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Anatomy of a Wedding Quilt Part I

Ahh, the chateaux of France. . . here's a pretty one photographed by my brother-in-law William.

Ahh, the chateaux of France. . . here’s a pretty one photographed by my brother-in-law William.

Another year, another family wedding! My niece/goddaughter will be marrying in the French village where she grew up and we’re so excited to visit that side of the family for such a joyous event. Of course, such a milestone requires the bestowal of a wedding quilt so I’ve been working away at my latest nuptial project.

Street life--strolling through a small town in France, again by William Rounds.

Street life–strolling through a small town in France, again by William Rounds.

Quilt Inspiration, a blog co-authored by sisters Marina and Daryl Lynn is one of my favorite sources for quilting ideas. They’ve got the best selection of free quilt patterns stacked in the blog’s rightmost column. I took a gander last fall and downloaded a few to share with the bride’s sisters.  Jelly Roll Strip Starburst by Kimberly Einmo and Brigit Schuller, published by the quilt batting manufacturer, Fairfield, made the cut.

Quilt-J:  Jelly Roll Stars

Jelly Roll Strip Starburst by Kimberly Einmo and Brigit Schuller.

True confessions:  I had to choose a quilt pattern that worked with my preselected quilt backing. I don’t usually work backwards like that, but I own serious yardage of Alexander Henry Harajuku Ladies and it’s pretty darn fabulous. Laura’s the one who revealed the print’s charms to me in a past post.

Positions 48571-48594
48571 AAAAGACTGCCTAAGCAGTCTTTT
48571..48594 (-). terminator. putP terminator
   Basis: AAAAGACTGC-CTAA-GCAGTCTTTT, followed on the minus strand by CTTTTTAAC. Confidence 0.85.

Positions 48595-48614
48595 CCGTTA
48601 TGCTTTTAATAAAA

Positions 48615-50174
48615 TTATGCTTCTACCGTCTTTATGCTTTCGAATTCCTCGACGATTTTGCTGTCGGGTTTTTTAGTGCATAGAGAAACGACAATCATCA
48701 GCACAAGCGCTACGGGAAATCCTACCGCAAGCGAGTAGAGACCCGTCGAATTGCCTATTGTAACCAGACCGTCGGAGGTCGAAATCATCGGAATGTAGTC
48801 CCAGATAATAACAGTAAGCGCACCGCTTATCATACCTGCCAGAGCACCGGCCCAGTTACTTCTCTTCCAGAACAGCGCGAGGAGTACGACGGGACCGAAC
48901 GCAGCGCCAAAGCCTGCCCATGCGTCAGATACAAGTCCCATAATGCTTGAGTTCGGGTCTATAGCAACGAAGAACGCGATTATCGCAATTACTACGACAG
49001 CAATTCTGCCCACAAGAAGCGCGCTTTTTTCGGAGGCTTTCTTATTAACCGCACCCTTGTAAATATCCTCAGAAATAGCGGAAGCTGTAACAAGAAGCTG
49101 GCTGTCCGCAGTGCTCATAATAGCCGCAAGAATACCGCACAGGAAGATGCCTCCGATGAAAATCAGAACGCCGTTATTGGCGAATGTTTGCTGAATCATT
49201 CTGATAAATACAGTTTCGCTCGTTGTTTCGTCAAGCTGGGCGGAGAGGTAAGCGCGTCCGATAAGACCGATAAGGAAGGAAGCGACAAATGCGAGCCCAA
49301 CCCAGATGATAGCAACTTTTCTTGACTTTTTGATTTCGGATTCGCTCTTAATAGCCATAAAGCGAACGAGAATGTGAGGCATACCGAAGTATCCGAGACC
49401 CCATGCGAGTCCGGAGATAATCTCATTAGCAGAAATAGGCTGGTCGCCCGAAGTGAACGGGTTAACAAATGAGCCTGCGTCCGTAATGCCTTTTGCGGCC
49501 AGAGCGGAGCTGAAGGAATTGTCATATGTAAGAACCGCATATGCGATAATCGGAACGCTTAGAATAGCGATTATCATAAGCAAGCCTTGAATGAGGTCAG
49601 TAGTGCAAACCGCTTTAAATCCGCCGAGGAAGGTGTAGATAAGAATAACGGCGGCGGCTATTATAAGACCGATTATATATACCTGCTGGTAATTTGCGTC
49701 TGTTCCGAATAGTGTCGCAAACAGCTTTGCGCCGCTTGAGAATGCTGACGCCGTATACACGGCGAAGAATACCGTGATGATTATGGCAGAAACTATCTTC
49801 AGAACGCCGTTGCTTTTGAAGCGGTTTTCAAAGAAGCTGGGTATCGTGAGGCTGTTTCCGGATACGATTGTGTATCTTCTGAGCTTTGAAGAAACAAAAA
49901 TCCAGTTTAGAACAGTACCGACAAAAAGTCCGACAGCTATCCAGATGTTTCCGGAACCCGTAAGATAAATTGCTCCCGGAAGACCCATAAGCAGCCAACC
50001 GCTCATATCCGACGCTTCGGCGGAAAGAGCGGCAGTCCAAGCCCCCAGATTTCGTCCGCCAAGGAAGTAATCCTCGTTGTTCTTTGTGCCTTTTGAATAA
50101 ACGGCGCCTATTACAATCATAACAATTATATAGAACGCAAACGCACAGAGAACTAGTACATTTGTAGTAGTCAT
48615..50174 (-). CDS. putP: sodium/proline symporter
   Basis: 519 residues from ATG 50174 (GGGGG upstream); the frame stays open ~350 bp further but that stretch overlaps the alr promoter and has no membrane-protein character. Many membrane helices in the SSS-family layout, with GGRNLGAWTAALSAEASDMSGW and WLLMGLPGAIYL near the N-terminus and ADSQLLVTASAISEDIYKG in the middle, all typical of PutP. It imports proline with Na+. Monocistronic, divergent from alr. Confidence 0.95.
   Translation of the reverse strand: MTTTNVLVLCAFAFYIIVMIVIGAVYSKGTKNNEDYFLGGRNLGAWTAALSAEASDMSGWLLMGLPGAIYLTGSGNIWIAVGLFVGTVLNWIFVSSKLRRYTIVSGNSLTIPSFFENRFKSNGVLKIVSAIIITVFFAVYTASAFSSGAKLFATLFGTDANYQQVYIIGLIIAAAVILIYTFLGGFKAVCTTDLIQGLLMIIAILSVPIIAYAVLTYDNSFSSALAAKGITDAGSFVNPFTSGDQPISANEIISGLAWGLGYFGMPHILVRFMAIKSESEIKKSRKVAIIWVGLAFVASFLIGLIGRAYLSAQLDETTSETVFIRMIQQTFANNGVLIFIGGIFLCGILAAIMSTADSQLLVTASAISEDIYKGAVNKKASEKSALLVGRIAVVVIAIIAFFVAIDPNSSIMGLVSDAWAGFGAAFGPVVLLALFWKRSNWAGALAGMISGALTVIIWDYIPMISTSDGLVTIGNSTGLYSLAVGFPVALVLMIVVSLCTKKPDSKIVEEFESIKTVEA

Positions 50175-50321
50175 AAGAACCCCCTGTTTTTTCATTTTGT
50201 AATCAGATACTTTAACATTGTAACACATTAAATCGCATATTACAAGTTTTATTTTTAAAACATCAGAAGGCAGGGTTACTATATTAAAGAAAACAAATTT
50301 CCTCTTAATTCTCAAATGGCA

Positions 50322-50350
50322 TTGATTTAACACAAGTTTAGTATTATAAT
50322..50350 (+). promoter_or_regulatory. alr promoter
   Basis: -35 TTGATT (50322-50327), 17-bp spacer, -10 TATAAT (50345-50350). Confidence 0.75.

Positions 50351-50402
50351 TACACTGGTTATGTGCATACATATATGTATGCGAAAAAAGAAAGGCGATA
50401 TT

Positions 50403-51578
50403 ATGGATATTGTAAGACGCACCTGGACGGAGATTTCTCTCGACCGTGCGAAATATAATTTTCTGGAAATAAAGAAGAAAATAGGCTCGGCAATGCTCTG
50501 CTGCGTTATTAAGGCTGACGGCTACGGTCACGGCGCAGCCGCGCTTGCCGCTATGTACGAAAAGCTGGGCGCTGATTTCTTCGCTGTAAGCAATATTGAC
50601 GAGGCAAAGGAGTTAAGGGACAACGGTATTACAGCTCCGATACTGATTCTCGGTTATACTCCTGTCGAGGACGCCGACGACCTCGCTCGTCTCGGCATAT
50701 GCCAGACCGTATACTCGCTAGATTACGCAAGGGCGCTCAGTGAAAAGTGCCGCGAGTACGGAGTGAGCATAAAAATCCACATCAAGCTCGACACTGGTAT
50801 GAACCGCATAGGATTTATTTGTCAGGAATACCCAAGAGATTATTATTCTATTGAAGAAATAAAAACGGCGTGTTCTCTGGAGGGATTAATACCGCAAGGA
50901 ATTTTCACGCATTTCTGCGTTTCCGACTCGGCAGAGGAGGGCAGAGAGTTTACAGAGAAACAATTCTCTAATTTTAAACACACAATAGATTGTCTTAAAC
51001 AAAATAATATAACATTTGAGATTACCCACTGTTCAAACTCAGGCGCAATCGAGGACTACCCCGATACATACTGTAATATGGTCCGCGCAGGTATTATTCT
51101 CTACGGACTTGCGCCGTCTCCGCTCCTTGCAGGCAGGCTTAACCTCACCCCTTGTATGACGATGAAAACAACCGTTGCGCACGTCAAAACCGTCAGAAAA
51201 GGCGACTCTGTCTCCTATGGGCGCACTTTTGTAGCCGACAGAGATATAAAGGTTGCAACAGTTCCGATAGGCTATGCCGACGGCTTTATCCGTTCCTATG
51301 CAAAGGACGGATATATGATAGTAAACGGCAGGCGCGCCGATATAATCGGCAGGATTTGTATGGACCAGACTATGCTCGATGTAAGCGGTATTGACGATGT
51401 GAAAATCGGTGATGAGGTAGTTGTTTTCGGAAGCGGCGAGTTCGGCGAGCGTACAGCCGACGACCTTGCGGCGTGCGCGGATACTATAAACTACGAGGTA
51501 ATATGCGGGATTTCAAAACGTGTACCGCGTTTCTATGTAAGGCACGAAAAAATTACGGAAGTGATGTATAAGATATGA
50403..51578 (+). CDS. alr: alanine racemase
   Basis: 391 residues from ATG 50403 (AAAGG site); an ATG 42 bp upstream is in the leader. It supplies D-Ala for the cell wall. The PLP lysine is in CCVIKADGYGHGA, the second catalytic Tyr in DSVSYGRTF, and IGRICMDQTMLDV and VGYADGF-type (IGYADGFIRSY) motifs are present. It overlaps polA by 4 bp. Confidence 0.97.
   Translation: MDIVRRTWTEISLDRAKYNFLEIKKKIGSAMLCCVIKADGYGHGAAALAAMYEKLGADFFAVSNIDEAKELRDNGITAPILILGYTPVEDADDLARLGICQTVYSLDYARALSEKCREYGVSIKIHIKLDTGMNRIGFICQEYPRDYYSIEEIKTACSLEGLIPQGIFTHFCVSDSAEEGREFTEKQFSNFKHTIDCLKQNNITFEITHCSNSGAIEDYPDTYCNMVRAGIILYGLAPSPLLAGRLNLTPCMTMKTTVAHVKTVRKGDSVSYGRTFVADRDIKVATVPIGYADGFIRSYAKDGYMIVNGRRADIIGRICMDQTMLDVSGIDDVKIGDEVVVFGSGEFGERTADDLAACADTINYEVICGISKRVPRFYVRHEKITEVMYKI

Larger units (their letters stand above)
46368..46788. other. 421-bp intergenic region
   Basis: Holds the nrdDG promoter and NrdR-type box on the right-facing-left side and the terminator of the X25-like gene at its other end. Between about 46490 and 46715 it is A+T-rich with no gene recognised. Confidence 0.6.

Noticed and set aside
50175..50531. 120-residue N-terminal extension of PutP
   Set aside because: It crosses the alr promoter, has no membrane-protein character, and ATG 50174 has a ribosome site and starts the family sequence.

Turns out that my backing choice is serendipitous—the bridegroom is of Japanese descent and the design is both modern and retro, which is perfect for a young, happening couple.

Quilting kismet! I knew there was a reason why I broke the bank on that yardage.

Fabric-J:  Harajuku Ladies by Robert Kaufman

Harajuku Ladies from Robert Kaufman fabric.

FYI:  I’m a bit of a contrarian when it comes to following quilt patterns. I’ve just got to put my own spin on whatever one I select, and so my niece’s wedding quilt is a riff on Kimberly’s original. My preference was to set the stars on a white field so there’d be plenty of space for quilting. I wanted something clean-lined that could age reasonably well:  scrappy, bright, and light-filled. I’m no seer, but I suspect (and hope) simplicity trumps all when it comes to enduring appeal.

First draft of layout--not there yet but getting there.

First draft of layout–not there yet, but almost.

I’ve found myself thinking a lot about the quilting with this project and considered many options. That’s the detail, I think, that will really make the quilt shine and so I’ve commissioned a truly spectacular long-arm quilter to add an heirloom touch to the wedding quilt.

Even though delivering the quilt and backing should be a no-stress step in the quilt-building process, I actually find it nerve-racking, even though it’s about delegating the workload and unloading anxiety. Is my quilt top well sewn? Are my borders wavy? Do I have enough backing? Are my requirements insane? Am I a high-maintenance client? Will the quilter, to my shame, send back my quilt for fixing before quilting?

Rather than freak myself out with worries, I decided that I’d tackle these questions in my Friday post where I will share insights from an interview of Marla Monson, long-arm quilter extraordinaire. She’s helping me channel my angst and quilting the wedding quilt.

Till Friday . . .  


French cows in a mist photographed by the bride's sister (and daughter of William).

French cows in a mist photographed by the bride’s sister (and daughter of William).

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